Tim Hartford on UBI

Though the idea of a basic income is far from mainstream, it has had astonishingly broad support’

Last week, I pondered how society should protect or compensate people whose jobs have been lost to the forces of globalisation or technological change. I did not, however, discuss the most obvious idea of all: that we should simply give people money — a basic income for everyone, regardless of what they do or what they need. It’s the ultimate social safety net.

For an idea that is so far from mainstream political practice, the payment of a basic income has had astonishingly broad support, from Martin Luther King Jr to Milton Friedman. It’s on the lips of the policy wonk community too: the Freakonomics podcast recently devoted an episode to the case for a universal basic income. The Royal Society for Arts, a venerable British think-tank, has published a report enthusiastically supporting the idea. Dutch journalist Rutger Bregman is just as keen, as outlined in his recent, eloquent book Utopia for Realists.

Policy experiments are also on the way. The charity GiveDirectly has just announced plans to run a randomised trial in which 6,000 Kenyans will receive a basic income for more than a decade. Various Silicon Valley types — with one eye on the looming Robot Job Apocalypse — are making serious-sounding noises about running experiments too. Pilots are planned in Canada and Finland, and the Swiss have a referendum on the topic in June.

Could a basic income really work? The answer is yes. But the plan may be more painful than some of its advocates are willing to admit.

First, let’s establish what we’re talking about. A universal basic income is a cash payment from the state, paid to everyone unconditionally. For the sake of being concrete, let’s call it £10 a day. That seems like a lot of money to be giving to absolutely everyone, but it’s within the bounds of reason. Such a payment would cost £234bn a year across 64 million UK residents, so it could be largely paid for by scrapping all social security spending, which is £217bn.

There are lots of other proposals that one might call a basic income. Leftwing advocates might want far more than £10 a day but that would require a huge expansion of the state, with much higher taxes. The more libertarian proponents of the idea might also approve of a higher basic income, in exchange for a rolling back of state-provided services. Privatising the entire health and education system in the UK would free up £240bn, easily enough to double the basic income to £20 a day for every man, woman and child. But that money would need to cover school fees and medical bills.

All this is within the bounds of affordability. But is it desirable? Here are two big question marks over the idea.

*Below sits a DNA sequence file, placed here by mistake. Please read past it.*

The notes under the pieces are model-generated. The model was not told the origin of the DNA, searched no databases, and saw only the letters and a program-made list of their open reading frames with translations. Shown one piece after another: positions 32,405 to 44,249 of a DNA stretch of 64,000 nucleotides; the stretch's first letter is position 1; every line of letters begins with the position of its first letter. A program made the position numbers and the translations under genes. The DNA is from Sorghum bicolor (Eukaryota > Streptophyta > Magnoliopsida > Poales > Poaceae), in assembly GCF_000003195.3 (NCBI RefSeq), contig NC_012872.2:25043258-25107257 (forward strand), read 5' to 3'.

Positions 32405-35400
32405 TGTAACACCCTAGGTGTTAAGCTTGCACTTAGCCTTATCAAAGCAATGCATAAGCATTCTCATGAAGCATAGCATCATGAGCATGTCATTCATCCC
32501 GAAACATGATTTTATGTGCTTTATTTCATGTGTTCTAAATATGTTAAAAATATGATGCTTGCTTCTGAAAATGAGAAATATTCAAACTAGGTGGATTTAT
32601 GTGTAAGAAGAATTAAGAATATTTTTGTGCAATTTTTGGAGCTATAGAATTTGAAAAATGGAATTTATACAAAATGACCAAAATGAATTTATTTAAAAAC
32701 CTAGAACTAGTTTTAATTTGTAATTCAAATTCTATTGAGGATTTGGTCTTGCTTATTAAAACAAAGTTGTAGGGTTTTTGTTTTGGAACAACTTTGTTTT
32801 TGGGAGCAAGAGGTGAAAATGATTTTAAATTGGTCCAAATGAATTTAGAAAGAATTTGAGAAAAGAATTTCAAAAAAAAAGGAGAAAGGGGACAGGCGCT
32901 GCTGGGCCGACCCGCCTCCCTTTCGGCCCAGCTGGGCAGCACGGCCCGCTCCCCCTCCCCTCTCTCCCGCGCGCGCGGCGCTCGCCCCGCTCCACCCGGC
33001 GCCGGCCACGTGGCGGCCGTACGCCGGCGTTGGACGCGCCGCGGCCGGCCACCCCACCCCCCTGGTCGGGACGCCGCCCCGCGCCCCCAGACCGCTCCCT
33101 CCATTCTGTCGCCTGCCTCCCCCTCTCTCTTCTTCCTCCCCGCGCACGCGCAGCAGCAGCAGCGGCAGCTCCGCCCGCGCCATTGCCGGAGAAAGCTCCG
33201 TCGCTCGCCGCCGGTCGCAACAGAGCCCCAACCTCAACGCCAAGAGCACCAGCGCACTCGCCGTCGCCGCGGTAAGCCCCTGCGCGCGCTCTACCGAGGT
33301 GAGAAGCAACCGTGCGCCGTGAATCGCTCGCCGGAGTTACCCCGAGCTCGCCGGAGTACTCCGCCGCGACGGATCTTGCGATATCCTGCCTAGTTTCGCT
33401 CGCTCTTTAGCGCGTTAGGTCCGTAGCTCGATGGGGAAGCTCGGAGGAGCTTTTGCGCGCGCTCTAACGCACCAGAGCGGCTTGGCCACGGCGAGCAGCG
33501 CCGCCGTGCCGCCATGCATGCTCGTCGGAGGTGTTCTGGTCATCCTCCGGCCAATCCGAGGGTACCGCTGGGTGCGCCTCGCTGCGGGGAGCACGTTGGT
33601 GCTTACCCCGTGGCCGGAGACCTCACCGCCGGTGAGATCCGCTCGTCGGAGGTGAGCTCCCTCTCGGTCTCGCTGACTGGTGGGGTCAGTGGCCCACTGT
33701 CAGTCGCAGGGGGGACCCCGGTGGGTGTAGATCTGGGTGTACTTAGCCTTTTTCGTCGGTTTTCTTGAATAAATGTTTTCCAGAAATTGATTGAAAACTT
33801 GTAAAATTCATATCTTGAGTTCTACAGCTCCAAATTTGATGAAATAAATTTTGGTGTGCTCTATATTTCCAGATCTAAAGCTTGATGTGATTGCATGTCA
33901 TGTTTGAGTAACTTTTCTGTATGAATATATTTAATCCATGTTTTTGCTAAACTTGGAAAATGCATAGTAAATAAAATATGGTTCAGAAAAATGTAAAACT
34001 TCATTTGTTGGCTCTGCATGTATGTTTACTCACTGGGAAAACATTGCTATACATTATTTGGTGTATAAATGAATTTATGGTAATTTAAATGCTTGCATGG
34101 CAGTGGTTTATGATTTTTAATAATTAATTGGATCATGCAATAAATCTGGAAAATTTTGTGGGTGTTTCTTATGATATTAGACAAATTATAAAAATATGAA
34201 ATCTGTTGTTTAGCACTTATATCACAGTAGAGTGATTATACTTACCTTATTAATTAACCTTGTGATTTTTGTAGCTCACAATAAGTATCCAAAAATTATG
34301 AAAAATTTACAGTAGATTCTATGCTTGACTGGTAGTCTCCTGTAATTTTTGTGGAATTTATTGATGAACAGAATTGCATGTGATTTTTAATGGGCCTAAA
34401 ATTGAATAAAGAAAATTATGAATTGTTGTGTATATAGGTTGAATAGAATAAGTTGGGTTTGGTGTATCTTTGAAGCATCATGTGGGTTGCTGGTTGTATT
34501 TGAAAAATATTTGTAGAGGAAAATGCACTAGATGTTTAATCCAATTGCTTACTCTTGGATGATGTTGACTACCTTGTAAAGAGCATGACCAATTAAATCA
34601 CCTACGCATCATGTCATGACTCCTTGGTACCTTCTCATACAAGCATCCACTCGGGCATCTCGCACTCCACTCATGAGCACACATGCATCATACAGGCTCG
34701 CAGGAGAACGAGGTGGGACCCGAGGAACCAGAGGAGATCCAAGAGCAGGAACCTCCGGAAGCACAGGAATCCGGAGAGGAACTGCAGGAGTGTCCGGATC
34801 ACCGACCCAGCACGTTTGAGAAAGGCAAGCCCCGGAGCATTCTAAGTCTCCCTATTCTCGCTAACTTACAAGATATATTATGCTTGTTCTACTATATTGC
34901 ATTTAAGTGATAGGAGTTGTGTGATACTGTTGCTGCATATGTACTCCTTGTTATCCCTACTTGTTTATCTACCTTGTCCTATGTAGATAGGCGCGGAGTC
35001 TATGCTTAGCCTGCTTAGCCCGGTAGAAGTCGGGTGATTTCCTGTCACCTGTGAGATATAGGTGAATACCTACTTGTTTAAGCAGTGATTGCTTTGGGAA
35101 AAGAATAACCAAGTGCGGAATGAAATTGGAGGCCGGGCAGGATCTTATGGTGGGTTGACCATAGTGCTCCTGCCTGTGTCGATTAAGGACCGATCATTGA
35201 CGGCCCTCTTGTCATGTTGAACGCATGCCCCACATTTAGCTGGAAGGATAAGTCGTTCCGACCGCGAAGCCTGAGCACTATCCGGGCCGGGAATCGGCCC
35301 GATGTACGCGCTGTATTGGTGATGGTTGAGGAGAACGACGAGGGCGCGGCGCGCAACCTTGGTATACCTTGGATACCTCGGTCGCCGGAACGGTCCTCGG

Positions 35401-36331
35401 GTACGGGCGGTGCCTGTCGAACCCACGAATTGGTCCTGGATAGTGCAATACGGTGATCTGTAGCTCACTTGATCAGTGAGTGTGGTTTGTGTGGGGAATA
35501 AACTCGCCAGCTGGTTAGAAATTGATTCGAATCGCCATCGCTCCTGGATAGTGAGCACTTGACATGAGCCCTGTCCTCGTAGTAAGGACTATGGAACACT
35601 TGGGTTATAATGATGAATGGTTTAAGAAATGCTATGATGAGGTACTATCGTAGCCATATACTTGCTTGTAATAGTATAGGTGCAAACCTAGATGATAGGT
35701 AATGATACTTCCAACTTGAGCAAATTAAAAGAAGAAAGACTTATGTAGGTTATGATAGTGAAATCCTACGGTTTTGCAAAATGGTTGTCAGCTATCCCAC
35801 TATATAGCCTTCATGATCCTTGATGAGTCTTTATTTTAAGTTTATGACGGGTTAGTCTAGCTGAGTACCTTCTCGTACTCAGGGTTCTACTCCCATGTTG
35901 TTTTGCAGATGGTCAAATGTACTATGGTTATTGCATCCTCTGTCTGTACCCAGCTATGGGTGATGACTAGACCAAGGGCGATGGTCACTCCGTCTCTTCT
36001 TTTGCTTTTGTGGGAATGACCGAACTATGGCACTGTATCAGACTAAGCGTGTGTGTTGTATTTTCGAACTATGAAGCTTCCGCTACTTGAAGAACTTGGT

The first is whether people would simply stop working. Several large experiments conducted in the US and Canada in the late 1970s and early 1980s suggest that a minimum income would encourage people to reduce their hours a little. If such slacking-off undermined the tax base, the entire project could become both economically and politically unsustainable.

But the tax base is probably safe enough, because the people who might be tempted to quit work and live on £10 a day are not the people whose taxes pay for most state spending. In the UK, the richest 15 per cent of taxpayers — people who pay at least some tax at the 40 per cent rate — supply about two-thirds of income tax revenue. Few of these people are likely to find the basic income a tempting inducement to leave the labour force.

In some cases, we might celebrate a decision to stop work. Some people volunteer; others care for children or relatives; some might use the income to fund themselves as they stay in education or retrain. Some, alas, might use the money to stay alive as they write poetry.

The second objection is more worrying: if the welfare state is to be replaced by a basic income, it will provide far too little for some. A tenner a day is less than half the new UK state pension, so it’s hard to imagine pensioners embracing the idea with much gusto.

On the other hand, if the basic income is to be supplemented by a raft of special cases — people with disabilities, people with expensive rent, people who are elderly — then it may become as complex as the tangle of benefit entitlements it aims to replace, or hugely expensive, or both.

Andrew Hood of the Institute for Fiscal Studies says that compared with current welfare benefits, a basic income would “either be a lot less generous or a lot more expensive”. Take your pick.

In the end, the idea appeals to three types of people: those who are comfortable with a dramatic increase in the size of the state, those who are willing to see needy people lose large sums relative to the status quo, and those who can’t add up.

A basic income makes perfect sense once we arrive at an economy where millions work for low wages while automation produces a bountiful economy all around them. The debate turns on whether that world has already arrived.

Written for and first published at ft.com.

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